Sweet applesauce, high school was a messed-up time. We were anxious, we were tired (why exactly, unsure) and most of all we were horny. Well actually, I probably didn’t even know what that word meant in my early high school years, but other, less naive kids definitely did.
Last year, when I opened Netflix in an attempt to turn off my brain, quite the opposite happened. I clicked on a show called Sex Education and was forced to reflect on a time in my life that I did not want to revisit—the dreaded adolescent years.
With witty writing and impeccably awkward characters, I found myself transported to Moordale Secondary School. With its modern Mean Girls vibe set in a gorgeous rural area in the UK, I was sucked in.
Naturally, I finished the first season by the end of the week. Season 2 just came out, and that took me even less time.
This British comedy follows main character Otis Milburn, played by Asa Butterfield, an incredibly emotionally-intelligent adolescent, navigating his horrific pubescent years. With issues like not being able to successfully masturbate and lack of experience with women, his struggles are a healthy mix of charming and awkward.
With a sex therapist as a mother who has clear boundary issues, sexual education has seeped into Otis’ brain through osmosis. With his uncanny ability to understand the complexity of sexual experiences, he found himself helping the school bully overcome issues in his sex life. When Maeve Wiley, played by Emma Mackey, witnesses Otis’ gifted advice, the two set up a sex therapy business within the school.
The show’s 40 million viewers now have the opportunity to learn about sex—beyond unrealistic romantic comedies and porn sites. It’s not pretty. It’s not sexy. It’s awkward, weird, beautiful, disastrous and most of all, relatable.
We follow different characters, with all sorts of different sexual realities, expressing a nuanced and representative version of sex—as opposed to what we usually see in the media.
It would be nice if we could all lose our virginity to Ryan Gosling after he sweeps us off our feet in a mysteriously sexy abandoned house, but unfortunately we can’t all be Rachel McAdams…not even Rachel McAdams.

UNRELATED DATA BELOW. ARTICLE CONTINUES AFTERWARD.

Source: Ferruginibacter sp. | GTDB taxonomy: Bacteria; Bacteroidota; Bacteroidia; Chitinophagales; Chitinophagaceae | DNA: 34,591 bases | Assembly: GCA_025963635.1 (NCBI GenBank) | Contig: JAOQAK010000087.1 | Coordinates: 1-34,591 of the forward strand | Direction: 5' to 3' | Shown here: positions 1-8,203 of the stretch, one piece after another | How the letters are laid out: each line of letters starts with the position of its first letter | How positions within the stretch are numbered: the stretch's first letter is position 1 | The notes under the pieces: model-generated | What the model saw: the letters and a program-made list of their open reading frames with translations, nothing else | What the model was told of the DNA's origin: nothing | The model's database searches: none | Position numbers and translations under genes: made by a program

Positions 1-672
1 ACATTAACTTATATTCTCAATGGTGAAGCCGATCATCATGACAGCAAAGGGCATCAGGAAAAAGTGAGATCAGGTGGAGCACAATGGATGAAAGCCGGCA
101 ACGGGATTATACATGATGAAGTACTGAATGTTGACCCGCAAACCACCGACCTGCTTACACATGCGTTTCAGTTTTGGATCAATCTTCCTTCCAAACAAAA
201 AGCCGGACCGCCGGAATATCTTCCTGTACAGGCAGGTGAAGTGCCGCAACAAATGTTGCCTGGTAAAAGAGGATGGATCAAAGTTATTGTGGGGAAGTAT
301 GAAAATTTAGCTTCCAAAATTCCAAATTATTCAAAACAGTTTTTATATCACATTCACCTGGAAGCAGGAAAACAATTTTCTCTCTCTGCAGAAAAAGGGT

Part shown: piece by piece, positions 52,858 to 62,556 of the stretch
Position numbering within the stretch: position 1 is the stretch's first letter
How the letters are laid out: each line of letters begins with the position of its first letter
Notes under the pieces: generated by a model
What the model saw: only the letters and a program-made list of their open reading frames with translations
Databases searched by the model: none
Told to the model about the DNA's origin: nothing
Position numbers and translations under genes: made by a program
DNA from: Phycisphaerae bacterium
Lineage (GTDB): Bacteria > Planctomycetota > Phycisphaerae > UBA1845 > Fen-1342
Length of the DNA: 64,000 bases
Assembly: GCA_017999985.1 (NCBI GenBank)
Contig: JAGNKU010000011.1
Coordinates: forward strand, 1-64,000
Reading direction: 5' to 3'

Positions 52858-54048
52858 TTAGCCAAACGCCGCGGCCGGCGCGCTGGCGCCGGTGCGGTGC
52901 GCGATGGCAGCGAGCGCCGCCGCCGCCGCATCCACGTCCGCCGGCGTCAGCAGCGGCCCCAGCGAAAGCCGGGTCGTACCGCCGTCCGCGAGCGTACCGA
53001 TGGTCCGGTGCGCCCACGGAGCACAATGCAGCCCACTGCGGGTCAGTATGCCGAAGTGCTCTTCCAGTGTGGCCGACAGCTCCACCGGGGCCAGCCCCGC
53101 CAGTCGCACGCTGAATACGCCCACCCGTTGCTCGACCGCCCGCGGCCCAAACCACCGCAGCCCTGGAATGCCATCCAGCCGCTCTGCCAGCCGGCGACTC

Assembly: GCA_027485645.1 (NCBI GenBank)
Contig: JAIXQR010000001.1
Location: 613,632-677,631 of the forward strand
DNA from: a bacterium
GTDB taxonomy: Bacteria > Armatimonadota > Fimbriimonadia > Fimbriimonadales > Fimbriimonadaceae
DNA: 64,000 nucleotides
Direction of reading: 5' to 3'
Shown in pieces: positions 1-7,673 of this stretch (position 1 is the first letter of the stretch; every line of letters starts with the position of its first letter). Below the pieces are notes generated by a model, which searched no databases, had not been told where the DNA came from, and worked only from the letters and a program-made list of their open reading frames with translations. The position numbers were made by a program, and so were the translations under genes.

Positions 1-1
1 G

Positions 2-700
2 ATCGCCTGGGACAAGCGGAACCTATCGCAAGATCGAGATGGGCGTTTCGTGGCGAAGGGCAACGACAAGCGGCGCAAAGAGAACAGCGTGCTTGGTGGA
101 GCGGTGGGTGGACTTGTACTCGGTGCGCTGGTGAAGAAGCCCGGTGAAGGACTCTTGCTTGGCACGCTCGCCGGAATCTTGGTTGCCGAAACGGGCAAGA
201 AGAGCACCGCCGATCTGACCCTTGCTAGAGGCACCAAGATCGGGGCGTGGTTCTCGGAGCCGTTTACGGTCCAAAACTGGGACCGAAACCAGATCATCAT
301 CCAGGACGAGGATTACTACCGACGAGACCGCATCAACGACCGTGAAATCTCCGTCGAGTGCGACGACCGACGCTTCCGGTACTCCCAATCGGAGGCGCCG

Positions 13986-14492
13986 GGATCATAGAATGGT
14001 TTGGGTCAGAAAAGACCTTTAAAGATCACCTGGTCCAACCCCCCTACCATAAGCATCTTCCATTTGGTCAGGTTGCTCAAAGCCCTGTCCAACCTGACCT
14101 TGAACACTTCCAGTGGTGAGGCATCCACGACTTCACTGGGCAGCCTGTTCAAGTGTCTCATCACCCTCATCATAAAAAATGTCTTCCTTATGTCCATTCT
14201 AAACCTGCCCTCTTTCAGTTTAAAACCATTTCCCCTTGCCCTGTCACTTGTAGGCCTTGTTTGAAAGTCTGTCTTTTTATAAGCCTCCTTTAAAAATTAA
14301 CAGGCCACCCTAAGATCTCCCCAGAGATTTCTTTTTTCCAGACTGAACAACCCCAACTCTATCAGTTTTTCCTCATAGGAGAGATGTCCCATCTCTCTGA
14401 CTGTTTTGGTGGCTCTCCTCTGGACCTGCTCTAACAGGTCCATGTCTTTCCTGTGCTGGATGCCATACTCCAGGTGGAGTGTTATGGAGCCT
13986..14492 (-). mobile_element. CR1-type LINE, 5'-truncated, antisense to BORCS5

Alright, enough shade on The Notebook, I love that movie. That being said, the importance of showing the uncomfortable nature of sex is crucial for the development of healthy and safe relationships. As we push forward in the #metoo era and continue to learn about sexuality as a diverse spectrum, shows like Sex Education help viewers dip their toes into many different kinds of relationships. This results in creating more realistic, accessible and healthier expectations and concepts of sex.
Whether its sexually-confused Otis, closeted Adam Groff, lonely Maeve Wily, eccentric Lily Iglehart or insecure Ruby Mathews, there are elements of these characters that are within us all.
The show has managed to demonstrate that women can be intelligent and sexual, while also alluding to the realistic competition that hyper-femininity can promote in our culture. In season 2, they show how women are stronger together, even if they don’t think they have anything in common. “Popular girls” are united with “nerds” and “weirdos” by expressing their shared experience of navigating the world as a woman. Just watch season 2 episode 7, you’ll end up in tears—trust me.
Okay enough out of me. Go! Watch it!
I promise you, you’ll learn so much more about sex than you did in high school and you might even want to move to the UK.
Graphic by @sundaeghost